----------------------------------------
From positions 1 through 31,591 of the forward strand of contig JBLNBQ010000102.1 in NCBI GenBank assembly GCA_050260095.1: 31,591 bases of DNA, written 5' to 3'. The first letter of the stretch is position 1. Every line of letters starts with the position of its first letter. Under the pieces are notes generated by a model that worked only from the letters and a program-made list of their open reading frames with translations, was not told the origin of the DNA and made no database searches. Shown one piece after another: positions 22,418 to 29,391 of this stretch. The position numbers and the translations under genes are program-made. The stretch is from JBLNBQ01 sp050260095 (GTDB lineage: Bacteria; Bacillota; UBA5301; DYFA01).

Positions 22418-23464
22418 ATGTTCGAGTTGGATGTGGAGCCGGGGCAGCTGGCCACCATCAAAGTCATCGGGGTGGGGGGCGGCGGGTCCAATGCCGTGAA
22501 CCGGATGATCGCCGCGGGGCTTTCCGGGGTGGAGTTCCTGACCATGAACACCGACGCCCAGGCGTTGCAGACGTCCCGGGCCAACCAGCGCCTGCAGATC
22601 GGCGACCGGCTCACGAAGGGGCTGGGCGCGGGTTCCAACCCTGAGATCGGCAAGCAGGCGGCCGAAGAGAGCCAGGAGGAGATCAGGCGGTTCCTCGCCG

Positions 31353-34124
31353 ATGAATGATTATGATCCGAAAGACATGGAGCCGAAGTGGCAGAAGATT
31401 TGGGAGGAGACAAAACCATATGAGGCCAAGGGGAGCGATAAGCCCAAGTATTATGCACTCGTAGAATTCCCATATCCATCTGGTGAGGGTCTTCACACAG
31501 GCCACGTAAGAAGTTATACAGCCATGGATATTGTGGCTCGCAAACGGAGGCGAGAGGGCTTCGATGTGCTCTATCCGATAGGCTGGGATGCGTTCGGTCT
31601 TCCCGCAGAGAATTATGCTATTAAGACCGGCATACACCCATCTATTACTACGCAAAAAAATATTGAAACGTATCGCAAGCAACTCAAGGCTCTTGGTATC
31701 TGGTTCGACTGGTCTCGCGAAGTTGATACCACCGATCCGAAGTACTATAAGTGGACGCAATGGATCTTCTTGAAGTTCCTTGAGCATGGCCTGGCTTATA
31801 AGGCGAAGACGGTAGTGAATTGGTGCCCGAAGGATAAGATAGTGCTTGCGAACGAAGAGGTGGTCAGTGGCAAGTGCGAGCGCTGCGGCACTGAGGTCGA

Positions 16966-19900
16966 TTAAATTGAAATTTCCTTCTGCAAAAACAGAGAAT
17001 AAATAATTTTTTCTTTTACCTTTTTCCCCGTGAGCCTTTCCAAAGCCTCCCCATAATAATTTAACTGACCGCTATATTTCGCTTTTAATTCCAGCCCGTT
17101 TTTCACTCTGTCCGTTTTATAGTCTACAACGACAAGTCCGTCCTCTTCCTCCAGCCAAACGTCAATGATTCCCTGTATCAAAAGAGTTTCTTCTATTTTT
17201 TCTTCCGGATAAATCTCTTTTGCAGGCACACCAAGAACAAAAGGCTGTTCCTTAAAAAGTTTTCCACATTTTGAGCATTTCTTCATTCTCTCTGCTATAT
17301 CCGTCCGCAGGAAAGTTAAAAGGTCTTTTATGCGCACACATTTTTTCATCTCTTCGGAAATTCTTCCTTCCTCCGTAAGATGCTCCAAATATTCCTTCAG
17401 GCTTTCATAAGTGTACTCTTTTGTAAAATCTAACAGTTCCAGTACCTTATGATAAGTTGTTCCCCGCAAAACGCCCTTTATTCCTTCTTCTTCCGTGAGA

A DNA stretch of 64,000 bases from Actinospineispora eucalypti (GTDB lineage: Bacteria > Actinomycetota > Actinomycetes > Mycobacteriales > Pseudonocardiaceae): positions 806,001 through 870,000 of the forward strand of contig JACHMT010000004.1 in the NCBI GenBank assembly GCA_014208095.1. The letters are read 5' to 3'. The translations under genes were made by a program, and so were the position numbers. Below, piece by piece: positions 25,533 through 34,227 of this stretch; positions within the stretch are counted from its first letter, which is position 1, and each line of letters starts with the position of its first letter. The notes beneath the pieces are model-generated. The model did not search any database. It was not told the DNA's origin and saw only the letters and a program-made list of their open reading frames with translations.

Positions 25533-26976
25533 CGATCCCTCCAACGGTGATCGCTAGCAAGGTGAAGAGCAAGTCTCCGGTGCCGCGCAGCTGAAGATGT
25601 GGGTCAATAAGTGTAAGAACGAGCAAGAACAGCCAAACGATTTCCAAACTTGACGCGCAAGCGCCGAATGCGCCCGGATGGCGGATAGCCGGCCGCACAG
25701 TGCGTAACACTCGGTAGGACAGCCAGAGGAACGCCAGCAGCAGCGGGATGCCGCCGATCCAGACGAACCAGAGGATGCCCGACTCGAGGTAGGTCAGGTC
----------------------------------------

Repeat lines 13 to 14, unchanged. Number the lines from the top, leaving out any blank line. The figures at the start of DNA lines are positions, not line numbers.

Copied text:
Positions 16966-19900
16966 TTAAATTGAAATTTCCTTCTGCAAAAACAGAGAAT